One thing I didn’t realize is how exciting it can be to work with students who are self-motivated, curious, and communicative. In a job with many demands and places to put my energy, it’s incredibly rewarding to invest more time into students who have shown a depth of thought or identified the challenges they’re facing. Reflecting on my own PhD, I have gained a deeper appreciation for my advisor’s attention and feedback, especially when I was stuck or feeling discouraged. Before my PhD perspective slips away, my advice to students would be to provide lots of research context while giving updates, to make explicit requests, and to attribute less malice to professors who are actively excited about research but potentially unsure on how to best help students.

Find the right people and the right energy. Because of the long grinding nature of academia, it has been a priority for me to invest in robust support systems early on. My PhD at MIT had a large and close EECS cohort, but faculty life can be more isolating, leading to burnout and an unhappy life. I met two wonderful new friends at UC Berkeley faculty orientation (day 47), and together we’ve created a 20-person mailing list (day 98) for the new faculty in our year, which has led to beer garden outings, Orange Theory classes, piano playing gatherings, and Survivor watching parties. Although it can be very time consuming, I have also made it a point to serve on the organizing committees for NeurIPS and CHIL to stay connected with academic friends.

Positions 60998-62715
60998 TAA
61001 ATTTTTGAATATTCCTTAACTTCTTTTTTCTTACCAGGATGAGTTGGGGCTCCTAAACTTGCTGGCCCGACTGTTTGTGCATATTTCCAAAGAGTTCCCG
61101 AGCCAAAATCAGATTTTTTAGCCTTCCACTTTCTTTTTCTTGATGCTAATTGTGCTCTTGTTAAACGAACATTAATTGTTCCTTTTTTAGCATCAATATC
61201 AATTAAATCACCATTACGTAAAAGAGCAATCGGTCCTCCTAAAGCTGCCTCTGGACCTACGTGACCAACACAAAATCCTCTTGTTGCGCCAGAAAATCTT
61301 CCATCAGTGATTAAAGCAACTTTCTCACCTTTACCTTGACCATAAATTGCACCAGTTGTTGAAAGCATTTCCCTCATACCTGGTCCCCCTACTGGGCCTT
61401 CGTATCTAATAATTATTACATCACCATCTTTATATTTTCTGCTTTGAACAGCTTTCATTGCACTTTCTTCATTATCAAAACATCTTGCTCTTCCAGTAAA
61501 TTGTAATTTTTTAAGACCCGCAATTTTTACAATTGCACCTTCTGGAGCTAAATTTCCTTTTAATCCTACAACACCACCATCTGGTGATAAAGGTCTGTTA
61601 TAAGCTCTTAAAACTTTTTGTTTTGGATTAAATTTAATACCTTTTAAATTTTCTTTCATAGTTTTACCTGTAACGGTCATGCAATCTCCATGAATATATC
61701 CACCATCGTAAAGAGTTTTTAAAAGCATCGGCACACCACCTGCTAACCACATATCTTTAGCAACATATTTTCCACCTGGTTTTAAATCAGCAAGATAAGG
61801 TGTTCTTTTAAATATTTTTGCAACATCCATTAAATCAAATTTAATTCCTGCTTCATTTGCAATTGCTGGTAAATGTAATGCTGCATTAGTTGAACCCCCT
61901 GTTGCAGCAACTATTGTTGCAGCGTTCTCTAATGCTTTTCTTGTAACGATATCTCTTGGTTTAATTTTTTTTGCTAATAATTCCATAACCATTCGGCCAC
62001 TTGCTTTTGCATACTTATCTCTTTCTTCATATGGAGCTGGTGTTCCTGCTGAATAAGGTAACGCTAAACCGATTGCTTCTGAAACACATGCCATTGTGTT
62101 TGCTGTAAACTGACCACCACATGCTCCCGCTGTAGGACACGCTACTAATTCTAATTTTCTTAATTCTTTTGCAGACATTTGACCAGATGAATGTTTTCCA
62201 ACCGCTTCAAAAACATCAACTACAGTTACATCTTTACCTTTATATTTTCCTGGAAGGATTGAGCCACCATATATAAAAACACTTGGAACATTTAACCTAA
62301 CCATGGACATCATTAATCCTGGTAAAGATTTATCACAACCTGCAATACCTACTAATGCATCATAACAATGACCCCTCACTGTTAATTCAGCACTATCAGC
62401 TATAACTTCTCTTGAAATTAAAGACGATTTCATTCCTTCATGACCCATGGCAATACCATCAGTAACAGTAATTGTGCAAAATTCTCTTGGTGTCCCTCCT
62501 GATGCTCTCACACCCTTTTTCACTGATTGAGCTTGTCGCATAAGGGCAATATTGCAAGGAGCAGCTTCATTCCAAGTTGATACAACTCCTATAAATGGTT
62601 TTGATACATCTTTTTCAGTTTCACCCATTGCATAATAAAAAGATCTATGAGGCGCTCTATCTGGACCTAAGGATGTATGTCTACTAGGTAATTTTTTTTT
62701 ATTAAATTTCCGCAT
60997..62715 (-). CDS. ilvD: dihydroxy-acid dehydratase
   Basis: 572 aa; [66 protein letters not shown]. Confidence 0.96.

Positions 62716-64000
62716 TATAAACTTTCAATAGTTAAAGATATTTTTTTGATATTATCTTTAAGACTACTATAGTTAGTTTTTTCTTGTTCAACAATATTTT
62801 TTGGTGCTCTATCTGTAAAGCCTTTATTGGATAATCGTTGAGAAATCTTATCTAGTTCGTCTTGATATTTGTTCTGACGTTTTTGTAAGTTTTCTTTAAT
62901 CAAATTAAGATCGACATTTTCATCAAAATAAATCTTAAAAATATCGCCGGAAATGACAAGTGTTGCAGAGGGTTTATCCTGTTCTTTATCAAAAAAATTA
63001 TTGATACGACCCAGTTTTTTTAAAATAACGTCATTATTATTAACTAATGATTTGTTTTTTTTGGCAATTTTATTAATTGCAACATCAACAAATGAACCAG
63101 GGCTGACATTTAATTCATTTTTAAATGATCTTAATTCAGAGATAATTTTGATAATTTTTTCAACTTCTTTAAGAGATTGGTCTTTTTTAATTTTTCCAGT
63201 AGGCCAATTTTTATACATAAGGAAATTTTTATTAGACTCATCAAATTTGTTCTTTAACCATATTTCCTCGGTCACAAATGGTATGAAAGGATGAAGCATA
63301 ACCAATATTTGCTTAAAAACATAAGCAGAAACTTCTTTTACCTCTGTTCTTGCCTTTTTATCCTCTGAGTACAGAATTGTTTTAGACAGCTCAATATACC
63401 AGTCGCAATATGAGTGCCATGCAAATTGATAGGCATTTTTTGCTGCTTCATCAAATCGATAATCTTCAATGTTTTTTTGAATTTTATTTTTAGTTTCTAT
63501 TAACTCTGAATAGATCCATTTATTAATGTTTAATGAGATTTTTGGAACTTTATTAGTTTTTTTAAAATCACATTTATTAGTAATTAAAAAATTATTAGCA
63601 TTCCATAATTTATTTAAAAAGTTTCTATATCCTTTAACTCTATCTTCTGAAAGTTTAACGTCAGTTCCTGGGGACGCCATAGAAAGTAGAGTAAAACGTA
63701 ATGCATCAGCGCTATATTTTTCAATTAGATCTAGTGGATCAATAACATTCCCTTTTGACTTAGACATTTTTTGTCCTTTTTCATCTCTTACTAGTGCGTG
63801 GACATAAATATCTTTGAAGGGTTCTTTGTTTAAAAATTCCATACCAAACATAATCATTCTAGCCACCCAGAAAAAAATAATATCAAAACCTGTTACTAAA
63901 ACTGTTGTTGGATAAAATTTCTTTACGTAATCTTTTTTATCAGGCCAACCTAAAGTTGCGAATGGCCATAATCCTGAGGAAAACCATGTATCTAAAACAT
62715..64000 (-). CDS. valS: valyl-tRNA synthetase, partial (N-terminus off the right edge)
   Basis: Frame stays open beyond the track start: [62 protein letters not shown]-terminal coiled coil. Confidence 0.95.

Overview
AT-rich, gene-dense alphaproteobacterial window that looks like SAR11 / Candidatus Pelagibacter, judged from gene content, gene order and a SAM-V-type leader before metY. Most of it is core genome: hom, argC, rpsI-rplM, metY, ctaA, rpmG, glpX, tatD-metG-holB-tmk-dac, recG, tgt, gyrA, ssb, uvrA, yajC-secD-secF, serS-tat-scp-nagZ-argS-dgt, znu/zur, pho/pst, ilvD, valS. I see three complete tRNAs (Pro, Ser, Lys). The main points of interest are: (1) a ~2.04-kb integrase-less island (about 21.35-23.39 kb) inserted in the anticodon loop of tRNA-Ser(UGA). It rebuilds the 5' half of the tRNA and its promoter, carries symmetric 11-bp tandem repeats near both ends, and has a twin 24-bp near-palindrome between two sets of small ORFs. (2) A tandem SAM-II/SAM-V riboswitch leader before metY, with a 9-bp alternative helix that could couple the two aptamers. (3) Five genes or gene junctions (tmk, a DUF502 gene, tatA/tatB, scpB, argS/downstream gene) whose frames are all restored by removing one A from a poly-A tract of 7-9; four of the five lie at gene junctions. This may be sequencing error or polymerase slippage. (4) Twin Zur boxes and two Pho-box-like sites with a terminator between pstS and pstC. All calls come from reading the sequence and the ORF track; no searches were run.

At the same time, it’s important to curate the atmosphere you surround yourself with. I find myself getting less value out of Twitter/X compared to when I was a student. I got enormous value during my PhD by getting up to speed on the hottest topics, entering a new community, and increasing the exposure of my research. Now, perhaps because of the larger research context I can see as a professor or because the quality of the website is dropping, I find scrolling Twitter to induce more anxiety and frustration. I pop back in sometimes, but I have started seeking sources of creativity or constructive research discussions elsewhere, potentially in spaces I have to cultivate myself.

It’s a marathon, and it’s also a triathlon. Essentially everything about being a professor takes longer than I expected. One of the most frustrating parts of academia is the extremely long feedback loop. As a PhD student, it was agonizing to wait two months before getting reviews on a paper submission. Now, it’s unclear if a research direction will pay off until years later, making an actual marathon seem surprisingly quick.

Observing more senior professors, I’ve been surprised by all of the ways that my academic career could twist and turn. After all, when I started my PhD, GANs were all the rage. My own interests will very likely evolve over time. In that case, I’m hoping that some things remain true: finding pride in my work, striving to make a meaningful impact, and training the next generation of researchers. Check back on me after 1000 days of being a professor!

Thanks to draft readers Ginny Fahs, Ben Kuhn, Jessica Dai, and Amanda Coston.